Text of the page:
If so, it might be carrying parasites that could spread to other creatures in the tank.
When shopping for Eobania vermiculata, look for something that is active and alert.
Look for signs of disease, such as deformities, discoloration, and loss of appetite.
Make sure that the snail is well adapted to the environment, as it should be comfortable and not stressed.
Chocolate-band Snail Care
To properly care for Chocolate-Band Snails, create a suitable habitat with adequate temperature and water parameters, offer plenty of nutritious food, handle the snails with care, and replace and clean out their environment regularly.
Moreover, knowledge of common health issues, like shell rot and disease, and how to diagnose and treat them is essential for keeping Eobania vermiculata healthy and happy.
The ideal tank for a Chocolate-band Snail would depend on species, but generally, a 10-gallon vivarium with a sandy/soil-based substrate and plenty of decors for hiding would be suitable.
The ideal temperatures should remain between 72-74F, with a water pH of 8.2-8.4, and a hardness between 8-12dH.
If you are setting up a paludarium, try to keep the water clear and conditioned with regular water changes and a good filtration system.
Appropriate terrarium lighting should also be provided over the aquarium, as this will be a requirement for healthy growth and vitality.
What Do Chocolate-band Snails Eat?
Feeding your Chocolate Band Snail is crucial for their healthy growth and development, and understanding what foods to provide is key.
It’s important to keep their diet varied and to provide calcium when needed. Below is a list of a few things you can feed your Chocolate Band Snail:
- Algae and vegetable-based foods, like blanched vegetables, cucumber, and common aquarium algae
- Spirulina, lettuce, cucumber, and other vegetables
- Frozen Mysis, Artemia, and other appropriate frozen food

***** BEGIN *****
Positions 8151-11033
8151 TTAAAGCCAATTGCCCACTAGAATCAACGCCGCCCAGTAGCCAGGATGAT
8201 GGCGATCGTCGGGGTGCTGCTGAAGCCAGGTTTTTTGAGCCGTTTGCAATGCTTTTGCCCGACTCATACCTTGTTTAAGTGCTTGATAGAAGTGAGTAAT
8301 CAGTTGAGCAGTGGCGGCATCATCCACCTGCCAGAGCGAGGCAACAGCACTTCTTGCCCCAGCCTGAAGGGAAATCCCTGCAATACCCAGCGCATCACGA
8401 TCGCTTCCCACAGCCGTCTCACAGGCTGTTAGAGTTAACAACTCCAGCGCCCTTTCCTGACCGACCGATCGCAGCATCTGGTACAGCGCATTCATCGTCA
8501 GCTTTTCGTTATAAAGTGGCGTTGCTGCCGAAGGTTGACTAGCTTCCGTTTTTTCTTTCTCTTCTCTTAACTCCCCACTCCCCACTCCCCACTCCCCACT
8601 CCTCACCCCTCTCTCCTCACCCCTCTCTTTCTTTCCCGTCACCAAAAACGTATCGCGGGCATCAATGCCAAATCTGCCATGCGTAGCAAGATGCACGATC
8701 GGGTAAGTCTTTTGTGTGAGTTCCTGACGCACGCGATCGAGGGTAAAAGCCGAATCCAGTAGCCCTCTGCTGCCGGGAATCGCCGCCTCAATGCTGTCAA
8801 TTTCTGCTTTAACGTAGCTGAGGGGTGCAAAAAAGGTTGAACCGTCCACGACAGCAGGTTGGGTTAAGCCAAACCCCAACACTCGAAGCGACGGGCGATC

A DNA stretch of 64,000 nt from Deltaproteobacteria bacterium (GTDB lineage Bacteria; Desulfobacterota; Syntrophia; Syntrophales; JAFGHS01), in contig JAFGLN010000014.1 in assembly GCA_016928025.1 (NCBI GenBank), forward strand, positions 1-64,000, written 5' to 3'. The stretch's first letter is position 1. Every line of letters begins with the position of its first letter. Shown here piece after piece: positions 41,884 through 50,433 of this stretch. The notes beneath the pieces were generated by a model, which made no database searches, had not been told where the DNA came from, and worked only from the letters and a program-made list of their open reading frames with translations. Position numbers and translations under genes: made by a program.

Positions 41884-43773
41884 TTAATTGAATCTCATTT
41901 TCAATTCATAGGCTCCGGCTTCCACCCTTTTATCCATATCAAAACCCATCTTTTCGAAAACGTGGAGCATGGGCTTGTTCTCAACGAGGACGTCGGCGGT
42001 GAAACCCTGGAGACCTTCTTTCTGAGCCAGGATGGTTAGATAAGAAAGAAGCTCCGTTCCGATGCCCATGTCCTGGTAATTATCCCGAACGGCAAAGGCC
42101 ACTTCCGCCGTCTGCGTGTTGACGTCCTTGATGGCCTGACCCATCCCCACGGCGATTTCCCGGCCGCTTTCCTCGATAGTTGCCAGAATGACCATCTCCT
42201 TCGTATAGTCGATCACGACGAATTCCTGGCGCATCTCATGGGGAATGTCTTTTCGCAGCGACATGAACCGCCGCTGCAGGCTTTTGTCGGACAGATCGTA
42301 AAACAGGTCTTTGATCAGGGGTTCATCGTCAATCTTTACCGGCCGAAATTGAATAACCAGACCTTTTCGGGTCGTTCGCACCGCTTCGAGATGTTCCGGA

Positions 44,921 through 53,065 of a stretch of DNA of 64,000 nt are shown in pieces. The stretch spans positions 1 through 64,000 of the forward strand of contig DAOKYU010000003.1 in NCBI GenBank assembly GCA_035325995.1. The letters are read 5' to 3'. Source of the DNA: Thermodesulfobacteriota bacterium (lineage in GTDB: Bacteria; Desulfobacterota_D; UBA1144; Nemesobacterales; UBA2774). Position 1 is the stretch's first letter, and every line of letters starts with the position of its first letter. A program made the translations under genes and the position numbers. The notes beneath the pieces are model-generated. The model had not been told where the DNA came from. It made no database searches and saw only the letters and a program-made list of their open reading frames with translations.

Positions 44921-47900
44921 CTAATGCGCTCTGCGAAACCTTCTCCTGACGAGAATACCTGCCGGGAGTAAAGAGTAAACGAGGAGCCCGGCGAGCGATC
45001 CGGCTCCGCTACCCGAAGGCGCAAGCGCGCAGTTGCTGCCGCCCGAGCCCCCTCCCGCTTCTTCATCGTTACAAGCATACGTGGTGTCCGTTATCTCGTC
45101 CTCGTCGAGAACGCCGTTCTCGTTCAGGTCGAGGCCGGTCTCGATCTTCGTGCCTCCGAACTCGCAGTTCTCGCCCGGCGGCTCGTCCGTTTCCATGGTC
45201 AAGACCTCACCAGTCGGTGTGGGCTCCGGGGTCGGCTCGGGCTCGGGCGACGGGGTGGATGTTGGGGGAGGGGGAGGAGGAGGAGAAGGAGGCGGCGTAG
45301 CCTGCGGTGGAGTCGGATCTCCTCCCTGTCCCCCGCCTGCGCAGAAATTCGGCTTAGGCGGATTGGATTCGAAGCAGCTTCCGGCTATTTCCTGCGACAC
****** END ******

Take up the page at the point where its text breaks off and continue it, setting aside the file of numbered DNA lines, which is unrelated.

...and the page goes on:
- Flake foods
- Calcium If needed, provide a supplemental source of calcium. This is especially important if the snail is kept in freshwater without added calcium sources.
It’s important to make sure your snail gets a variety of foods to ensure they get all the needed nutrients.
Make sure to feed appropriately sized food and remove uneaten food after 12 hours.
If you’re more of an avid hobbyist like myself, be sure to check out my ultimate DIY land snail food guide. I give a more in-depth explanation of the best foods and my favorite recipe.
Best Tankmates For Chocolate-band Snails
Chocolate-band Snails typically do best when kept in a tank with other calm-tempered animals and invertebrates like millipedes, springtails, and isopods.
Live macro-algae and other tougher, leafy terrarium plants will provide hiding places for the snails and a natural environment to explore and graze.
In addition to invertebrates, Eobania vermiculata can be kept with other peaceful snail species.
With the right care and attention, Chocolate-band Snails can make unique and wonderful additions to a terrarium.
Not only do they provide cleaning and scavenging services, but they also give off a playful and quirky personality that never fails to bring joy and amusement.
With just a few simple steps, you can make sure your Eobania vermiculata stays happy and thriving for many years.